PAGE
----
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Government to introduce immunisation fund

By Apollo Mubiru

Added 6th June 2019 03:42 PM

The objective of the Fund is to purchase vaccines and related supplies cold chains and funding of immunization outreach activities.

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The objective of the Fund is to purchase vaccines and related supplies cold chains and funding of immunization outreach activities.

The Government is to put in place an Immunization Fund as a way of ensuring a sustainable fund to bridge the funding gap and to operationalize the Immunization Act of 2017.

“We should have an Immunization Fund in place. We need to move to the next step of making regulations and guidelines to operationalize the Immunization Act,” the Ministry of Health Permanent Secretary Dr Diana Atwiine said.

Addressing a breakfast meeting on sustainable financing on immunization at Golden Tulip Hotel in Kampala yesterday, Atwiine said having the Fund in place will be the only sure way to deal with the diseases burden.

Clause 14 of the Immunization Act of 2017 provides for an establishment of the Fund to be housed in the ministry of health.

The objective of the Fund is to purchase vaccines and related supplies cold chains and funding of immunization outreach activities.

According to the Act, sources of the money to the Fund; monies appropriated by parliament, donations and money received by the Fund through voluntary contributions.

Atwiine said once the Fund is put in place, other elements of the law such as compulsory immunization will be enforced.

A parent of a child in the age of bracket of one day to five years shall ensure that the child is immunized against the immunisable diseases.

“We cannot afford to lose the gains we have achieved in this area. It is mandatory for every Ugandan child to be immunized,” Atwiine said.

With support from the Global Alliance for Vaccines and Immunizations (GAVI), the vaccination package has improved from protecting children against 6 killer to 11 killer diseases.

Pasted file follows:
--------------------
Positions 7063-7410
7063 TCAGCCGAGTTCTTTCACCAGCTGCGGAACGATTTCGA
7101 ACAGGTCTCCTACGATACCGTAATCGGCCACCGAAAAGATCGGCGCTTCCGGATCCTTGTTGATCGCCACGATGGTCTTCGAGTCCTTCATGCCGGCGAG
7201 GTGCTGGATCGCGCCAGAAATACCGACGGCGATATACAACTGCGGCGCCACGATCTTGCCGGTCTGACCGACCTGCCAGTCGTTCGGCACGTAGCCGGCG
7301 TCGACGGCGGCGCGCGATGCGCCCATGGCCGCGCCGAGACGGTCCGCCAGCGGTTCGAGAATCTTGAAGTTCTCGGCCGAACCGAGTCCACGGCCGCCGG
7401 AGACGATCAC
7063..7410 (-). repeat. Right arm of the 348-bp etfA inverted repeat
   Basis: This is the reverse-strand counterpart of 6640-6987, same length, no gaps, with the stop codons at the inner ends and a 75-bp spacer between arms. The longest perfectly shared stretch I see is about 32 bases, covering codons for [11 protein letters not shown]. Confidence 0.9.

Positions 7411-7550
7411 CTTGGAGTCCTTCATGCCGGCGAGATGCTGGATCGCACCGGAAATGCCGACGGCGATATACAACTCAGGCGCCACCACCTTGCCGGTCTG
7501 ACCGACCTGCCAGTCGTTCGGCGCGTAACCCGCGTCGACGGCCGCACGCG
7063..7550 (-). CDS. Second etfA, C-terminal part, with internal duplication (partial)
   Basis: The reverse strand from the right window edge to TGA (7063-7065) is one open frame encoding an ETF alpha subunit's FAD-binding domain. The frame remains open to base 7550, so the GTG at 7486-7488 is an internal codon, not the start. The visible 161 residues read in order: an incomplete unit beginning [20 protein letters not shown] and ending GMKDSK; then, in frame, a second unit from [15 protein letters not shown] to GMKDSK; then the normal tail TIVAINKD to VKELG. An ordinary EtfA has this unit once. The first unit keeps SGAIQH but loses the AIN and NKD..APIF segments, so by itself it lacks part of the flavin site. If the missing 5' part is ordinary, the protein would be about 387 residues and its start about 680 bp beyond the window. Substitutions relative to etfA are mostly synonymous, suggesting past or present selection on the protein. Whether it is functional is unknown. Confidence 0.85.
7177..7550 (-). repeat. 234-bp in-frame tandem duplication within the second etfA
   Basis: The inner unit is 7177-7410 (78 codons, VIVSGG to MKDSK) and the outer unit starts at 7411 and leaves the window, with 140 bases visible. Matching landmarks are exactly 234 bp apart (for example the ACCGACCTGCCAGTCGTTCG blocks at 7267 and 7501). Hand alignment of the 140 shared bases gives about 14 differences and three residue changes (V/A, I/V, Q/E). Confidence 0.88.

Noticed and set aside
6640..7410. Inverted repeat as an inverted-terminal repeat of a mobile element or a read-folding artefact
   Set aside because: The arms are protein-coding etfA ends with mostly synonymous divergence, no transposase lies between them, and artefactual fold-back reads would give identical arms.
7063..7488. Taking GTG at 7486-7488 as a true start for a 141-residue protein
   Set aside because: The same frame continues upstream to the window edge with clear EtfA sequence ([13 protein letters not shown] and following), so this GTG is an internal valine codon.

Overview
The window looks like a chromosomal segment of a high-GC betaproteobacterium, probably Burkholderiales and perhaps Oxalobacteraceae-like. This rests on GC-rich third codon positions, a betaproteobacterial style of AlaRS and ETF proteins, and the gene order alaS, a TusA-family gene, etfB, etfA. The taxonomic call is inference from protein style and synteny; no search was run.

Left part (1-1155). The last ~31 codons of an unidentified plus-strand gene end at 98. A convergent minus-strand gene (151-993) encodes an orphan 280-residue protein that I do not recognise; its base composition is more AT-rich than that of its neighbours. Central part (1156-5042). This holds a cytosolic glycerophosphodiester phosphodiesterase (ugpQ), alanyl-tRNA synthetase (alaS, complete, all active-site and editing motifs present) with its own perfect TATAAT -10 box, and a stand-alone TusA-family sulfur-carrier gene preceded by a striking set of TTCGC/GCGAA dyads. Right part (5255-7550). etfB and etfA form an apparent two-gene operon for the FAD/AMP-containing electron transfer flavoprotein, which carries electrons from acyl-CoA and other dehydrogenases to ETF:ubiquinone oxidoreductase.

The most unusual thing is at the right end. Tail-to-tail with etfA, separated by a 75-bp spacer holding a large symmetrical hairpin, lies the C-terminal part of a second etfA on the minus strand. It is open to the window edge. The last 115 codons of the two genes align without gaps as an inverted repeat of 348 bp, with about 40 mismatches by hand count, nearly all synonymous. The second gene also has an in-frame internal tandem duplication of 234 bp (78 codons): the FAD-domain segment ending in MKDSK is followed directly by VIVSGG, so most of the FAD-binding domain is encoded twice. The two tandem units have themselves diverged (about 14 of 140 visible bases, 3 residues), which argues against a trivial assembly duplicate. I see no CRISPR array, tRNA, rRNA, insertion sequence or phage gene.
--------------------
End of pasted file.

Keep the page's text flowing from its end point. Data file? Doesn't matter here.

These are: Tuberculosis, Poliomyelitis, Whooping cough, Diphtheria, Tetanus, Measles, Neonatal Tetanus, Hepatitis B infection, H. Influenzae infxns, Cancer of cervix, Pneumococcal infxns and Rotavirus.

Uganda National Expanded Programme on Immunization (UNEPI) programe manager Dr Alfred Driwale was concerned about the cumulative number of unimmunized children and a recurring funding gap for immunization.

Whereas Uganda’s population has been growing over the years, funding for immunization program has not matched the population increase leading a to stock out and resurgence of measles outbreaks.

The ministry of health was allocated sh19b this financial year for immunization program.  A total of sh21b has been earmarked in the next financial year. The increment according to Driwale, will be used to supplement the gap.

“The vaccines we need is worth sh60b. Currently, government finances about 30% of our vaccines. If GAVI stopped funding us today, we would have a very big problem. This also raises a big question of sustainability,” Driwale noted.

He said once Uganda attains the much-desired middle-income status envisioned in Vision 2040, Uganda will be ineligible for GAVI funding.

A 2017 WHO and Unicef report indicated that Uganda’s routine immunization coverage as among the lowest in the east African region.

The World Health Organisation, WHO, considers data from immunisation coverage surveys, using recommended methods to rate countries’ performance. The global health body recommends that these surveys should be conducted periodically every three to five years.

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